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Elderly Experience Long-Term Cognitive Decline after Surgery
DURHAM, N.C. – Duke University Medical Center researchers have found that two years after major non-cardiac surgery, 42 percent of elderly patients will have experienced a measurable cognitive decline.
Furthermore, the researchers reported, 59 percent of patients experienced cognitive decline immediately after surgery. These patients, the researchers found, are at the highest risk for long-term cognitive decline. Three months after surgery, 34 percent of patients had cognitive declines.
"Our study showed that elderly patients experience a high prevalence and persistence of cognitive decline after major, non-cardiac surgery, characterized by early improvement followed by later decline," said Duke anesthesiologist Terri Monk, M.D. She presented the results of the Duke study Oct. 26, 2004, at the annual scientific sessions of the American Society of Anesthesiologists in Las Vegas. "The issue of cognitive decline after surgery in the elderly population is a very important one that has not received adequate study," said Monk.
"From past longitudinal studies of the elderly, we know that any abrupt change in cognition is strongly associated with loss of independence or death," she continued. "Since our studies have demonstrated a high incidence of cognitive decline after surgery, more research is need to better understand the mechanisms responsible for postoperative cognitive decline and to develop interventions to reduce this serious complication."
This pattern of a steep decline in cognitive function after surgery, followed by short-term improvement and a longer term decline, mirrors the findings of an earlier Duke study of patients undergoing heart surgery. That study, the results of which were published Feb. 8, 2001, The New England Journal of Medicine, found that 53 percent of patients suffered from immediate cognitive declines, with 36 percent having declines six weeks after surgery, and 42 percent with declines five years after surgery.
The issue of cognitive decline after surgery, especially in the elderly population, has become an important focus of research, since improved surgical technique and better anesthetic agents are making surgical mortality less of a medical concern.
"As we routinely and successfully operate on older and older patients, the key issue becomes not only lengthening the quantity of life, but improving the quality of that life," Monk said.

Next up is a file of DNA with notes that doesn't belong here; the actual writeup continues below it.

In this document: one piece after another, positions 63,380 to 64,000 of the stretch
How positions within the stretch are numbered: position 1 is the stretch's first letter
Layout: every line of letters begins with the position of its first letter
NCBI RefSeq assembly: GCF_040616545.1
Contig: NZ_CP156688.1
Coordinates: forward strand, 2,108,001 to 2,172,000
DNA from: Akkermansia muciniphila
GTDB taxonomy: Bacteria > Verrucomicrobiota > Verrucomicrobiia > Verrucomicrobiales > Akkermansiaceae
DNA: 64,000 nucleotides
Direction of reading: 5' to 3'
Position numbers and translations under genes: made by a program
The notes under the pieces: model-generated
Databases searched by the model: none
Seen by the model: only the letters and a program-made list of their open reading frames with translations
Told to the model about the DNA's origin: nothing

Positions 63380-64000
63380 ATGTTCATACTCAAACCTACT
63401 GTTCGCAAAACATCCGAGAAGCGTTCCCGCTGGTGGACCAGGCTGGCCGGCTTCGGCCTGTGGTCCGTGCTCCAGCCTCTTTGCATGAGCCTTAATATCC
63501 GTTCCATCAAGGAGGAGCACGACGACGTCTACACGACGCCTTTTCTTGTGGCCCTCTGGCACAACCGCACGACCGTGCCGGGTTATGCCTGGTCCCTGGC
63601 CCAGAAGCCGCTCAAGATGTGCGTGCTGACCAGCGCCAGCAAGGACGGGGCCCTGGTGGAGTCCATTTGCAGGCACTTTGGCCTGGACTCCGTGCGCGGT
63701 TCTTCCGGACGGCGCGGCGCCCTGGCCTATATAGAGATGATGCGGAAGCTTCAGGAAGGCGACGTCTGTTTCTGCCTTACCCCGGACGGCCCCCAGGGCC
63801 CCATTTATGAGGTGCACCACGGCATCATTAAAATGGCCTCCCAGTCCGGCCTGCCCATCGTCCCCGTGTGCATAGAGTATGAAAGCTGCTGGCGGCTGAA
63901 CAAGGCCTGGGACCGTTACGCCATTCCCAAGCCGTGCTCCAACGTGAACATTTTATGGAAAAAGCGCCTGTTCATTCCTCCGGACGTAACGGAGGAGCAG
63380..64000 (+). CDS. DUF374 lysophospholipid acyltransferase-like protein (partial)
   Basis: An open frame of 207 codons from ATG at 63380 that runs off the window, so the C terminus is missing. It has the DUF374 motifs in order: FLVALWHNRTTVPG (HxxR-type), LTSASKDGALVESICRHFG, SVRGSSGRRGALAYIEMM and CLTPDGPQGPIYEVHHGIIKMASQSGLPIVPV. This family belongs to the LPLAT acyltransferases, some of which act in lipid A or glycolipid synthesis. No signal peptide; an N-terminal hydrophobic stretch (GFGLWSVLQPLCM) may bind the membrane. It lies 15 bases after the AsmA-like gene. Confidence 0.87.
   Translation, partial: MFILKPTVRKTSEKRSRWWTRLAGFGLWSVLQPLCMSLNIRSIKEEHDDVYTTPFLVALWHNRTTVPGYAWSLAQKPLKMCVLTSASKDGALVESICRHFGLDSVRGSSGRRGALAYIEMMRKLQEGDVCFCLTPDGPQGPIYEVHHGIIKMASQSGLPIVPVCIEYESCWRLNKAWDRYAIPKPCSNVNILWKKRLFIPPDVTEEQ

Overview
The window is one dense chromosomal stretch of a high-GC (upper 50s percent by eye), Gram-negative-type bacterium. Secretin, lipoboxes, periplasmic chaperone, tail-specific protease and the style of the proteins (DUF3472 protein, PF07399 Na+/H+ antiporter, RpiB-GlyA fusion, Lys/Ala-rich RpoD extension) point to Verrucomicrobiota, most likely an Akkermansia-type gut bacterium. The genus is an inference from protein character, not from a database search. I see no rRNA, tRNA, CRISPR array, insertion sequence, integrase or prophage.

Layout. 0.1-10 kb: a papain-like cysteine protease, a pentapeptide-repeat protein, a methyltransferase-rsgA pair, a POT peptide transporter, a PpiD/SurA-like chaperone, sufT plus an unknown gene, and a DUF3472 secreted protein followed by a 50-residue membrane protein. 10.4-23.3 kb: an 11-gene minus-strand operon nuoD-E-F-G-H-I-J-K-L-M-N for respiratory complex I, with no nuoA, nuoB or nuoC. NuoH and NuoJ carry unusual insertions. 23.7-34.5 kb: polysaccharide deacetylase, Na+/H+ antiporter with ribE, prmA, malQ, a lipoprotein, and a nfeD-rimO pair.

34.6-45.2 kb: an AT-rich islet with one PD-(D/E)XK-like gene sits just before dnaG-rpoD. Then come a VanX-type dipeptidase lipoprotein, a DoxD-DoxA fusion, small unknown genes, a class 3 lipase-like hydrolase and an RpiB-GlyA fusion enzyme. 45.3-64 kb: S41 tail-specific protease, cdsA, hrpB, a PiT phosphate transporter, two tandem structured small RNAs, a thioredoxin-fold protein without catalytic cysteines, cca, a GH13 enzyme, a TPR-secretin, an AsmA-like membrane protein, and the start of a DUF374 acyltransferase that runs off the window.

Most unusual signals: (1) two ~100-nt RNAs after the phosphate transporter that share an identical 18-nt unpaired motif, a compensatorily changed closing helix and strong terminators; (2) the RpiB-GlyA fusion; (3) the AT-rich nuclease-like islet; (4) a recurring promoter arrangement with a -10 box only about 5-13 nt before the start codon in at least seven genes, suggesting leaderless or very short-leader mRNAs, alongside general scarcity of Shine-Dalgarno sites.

For her analysis, Monk followed 354 patients scheduled to undergo major non-cardiac surgery. The elective surgeries, requiring general anesthesia, were primarily orthopedic, including knee and joint replacements. The average age of patients was 69.5 years, 57 percent were female, and they had an average of 13.5 years of education. Earlier studies have demonstrated that education can be protective against cognitive decline.
Each patient was a given the same battery of tests at four different times: before surgery, at discharge, three months after surgery and two years after surgery. The tests measured patients' abilities in four domains: psychomotor and mental speed, verbal learning, cognitive filtering and attention/concentration.
After determining the rates of cognitive decline, Monk then compared the outcomes of the 59 percent of patients who exhibited cognitive impairments at discharge with those who were not impaired.
"While both groups showed trends toward improvement at three months when compared to discharge, those who were impaired did not show as great an increase," Monk said. "After controlling for such things as baseline scores, age and years of education, it appeared that cognitive decline at discharge was the most significant predictor of decline at two years."
Because of these findings and the results from other studies, Monk said the medical community is beginning to appreciate that actions taken during surgery – including anesthetic management of the patients – can indeed have long-term implications for survival and quality of life.
While this study was not designed to uncover the causes of the decline, Monk said that the body' inflammatory response to the surgery likely plays an important role. She said that further research is needed to determine whether actions taken before, during and after surgery can lessen the possible deleterious effects of inflammation.
For example, anti-inflammatory agents can be given before surgery, Monk said. During surgery, inflammation can be modulated by temperature control, use of regional rather than general anesthesia or the use of beta-blockers. After surgery, closer attention should be paid to optimal pain management and infection control, she said.
Monk's analysis was supported by the National Institute on Aging and the Anesthesia Patient Safety Foundation. She was joined in the study by Duke's Barbara Phillips-Bute, Ph.D.
About This Article
Published: Oct. 26, 2004
Updated: Nov. 3, 2004
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